Sugar Land to host public hearing on capping apartments at 200

A public hearing will be held at the Planning and Zoning Commission meeting scheduled on Dec. 8 to consider the elimination of recent updates to the City’s Development Code and the addition of a provision limiting multi-family in planned development districts to no more than 200 units.

Should the commission make a recommendation on Dec. 8 to update Sugar Land’s Development Code:

• City Council could hold a public hearing and consider the update on first reading at a future meeting; and

• approval of the update could follow on second and final reading at a subsequent City Council meeting.

Sugar Land City Council approved a resolution on Nov. 3 directing the Planning and Zoning Commission to consider the changes.

After receiving a petition of more than 1,400 citizens concerned about apartments, Mayor James Thompson scheduled a meeting on Oct. 27 at City Hall with representative petitioners. The group represented seven neighborhoods near the location where Newland Communities recently applied for a planned development zoning district that included 900 optional apartments among other components such as office and retail.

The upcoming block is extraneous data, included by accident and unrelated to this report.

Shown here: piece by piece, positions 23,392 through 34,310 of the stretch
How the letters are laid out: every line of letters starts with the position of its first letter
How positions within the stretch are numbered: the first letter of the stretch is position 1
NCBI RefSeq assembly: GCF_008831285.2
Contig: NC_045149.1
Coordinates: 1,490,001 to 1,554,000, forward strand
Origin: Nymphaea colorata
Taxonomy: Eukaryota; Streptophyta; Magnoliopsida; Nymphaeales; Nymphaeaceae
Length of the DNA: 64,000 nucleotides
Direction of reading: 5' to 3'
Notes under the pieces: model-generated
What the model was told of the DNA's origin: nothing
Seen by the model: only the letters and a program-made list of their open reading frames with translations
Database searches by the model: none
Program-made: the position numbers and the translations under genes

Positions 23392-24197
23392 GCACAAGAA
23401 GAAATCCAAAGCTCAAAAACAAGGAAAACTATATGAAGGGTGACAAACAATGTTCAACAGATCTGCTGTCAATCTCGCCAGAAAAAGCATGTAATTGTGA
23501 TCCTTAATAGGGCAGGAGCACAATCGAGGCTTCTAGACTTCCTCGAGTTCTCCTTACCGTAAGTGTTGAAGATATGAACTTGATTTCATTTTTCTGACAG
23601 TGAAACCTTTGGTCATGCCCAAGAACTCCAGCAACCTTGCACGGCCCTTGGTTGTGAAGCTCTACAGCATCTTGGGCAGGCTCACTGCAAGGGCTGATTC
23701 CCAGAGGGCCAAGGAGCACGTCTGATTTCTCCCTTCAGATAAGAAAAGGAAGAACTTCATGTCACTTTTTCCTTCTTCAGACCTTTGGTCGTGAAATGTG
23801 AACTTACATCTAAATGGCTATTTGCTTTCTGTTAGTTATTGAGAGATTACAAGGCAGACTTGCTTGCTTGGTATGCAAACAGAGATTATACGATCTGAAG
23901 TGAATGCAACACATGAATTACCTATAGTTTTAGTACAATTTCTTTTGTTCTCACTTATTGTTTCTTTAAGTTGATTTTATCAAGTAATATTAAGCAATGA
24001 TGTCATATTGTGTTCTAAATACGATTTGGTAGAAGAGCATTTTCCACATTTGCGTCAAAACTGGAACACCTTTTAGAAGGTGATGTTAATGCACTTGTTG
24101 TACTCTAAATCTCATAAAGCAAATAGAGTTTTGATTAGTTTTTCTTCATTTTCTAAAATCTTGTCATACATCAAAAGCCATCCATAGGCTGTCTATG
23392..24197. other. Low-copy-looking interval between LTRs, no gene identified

The Land Use Plan Task Force, a City Council steering committee working on an update to the future Land Use Plan, met on Oct. 30 for further discussion of land use issues. The Land Use Plan is one of many master plans that comprise the City’s Comprehensive Plan. Two members of the taskforce – Councilmembers Joe Zimmerman and Harish Jajoo – asked for a resolution addressing residents’ concerns to be considered by City Council.

“We listened to the community, and we heard their concerns,” said Mayor James Thompson. “Public input has been important to us, and has helped guide our past and current decisions. Balancing the interests of citizens to expand tourism initiatives, attract new businesses, maintain our very low tax rate and protect our neighborhoods will continue to be our focus. It is important that we incorporate recent community dialogue and new issues such as school overcrowding into our ongoing process to update our Land Use Plan.”

Another petition requesting the repeal of Ordinance 2014 by referendum was not received by the legal deadline of Nov. 6. Ordinance 2014, adopted by City Council in July 2015, repealed and replaced the prior development code.

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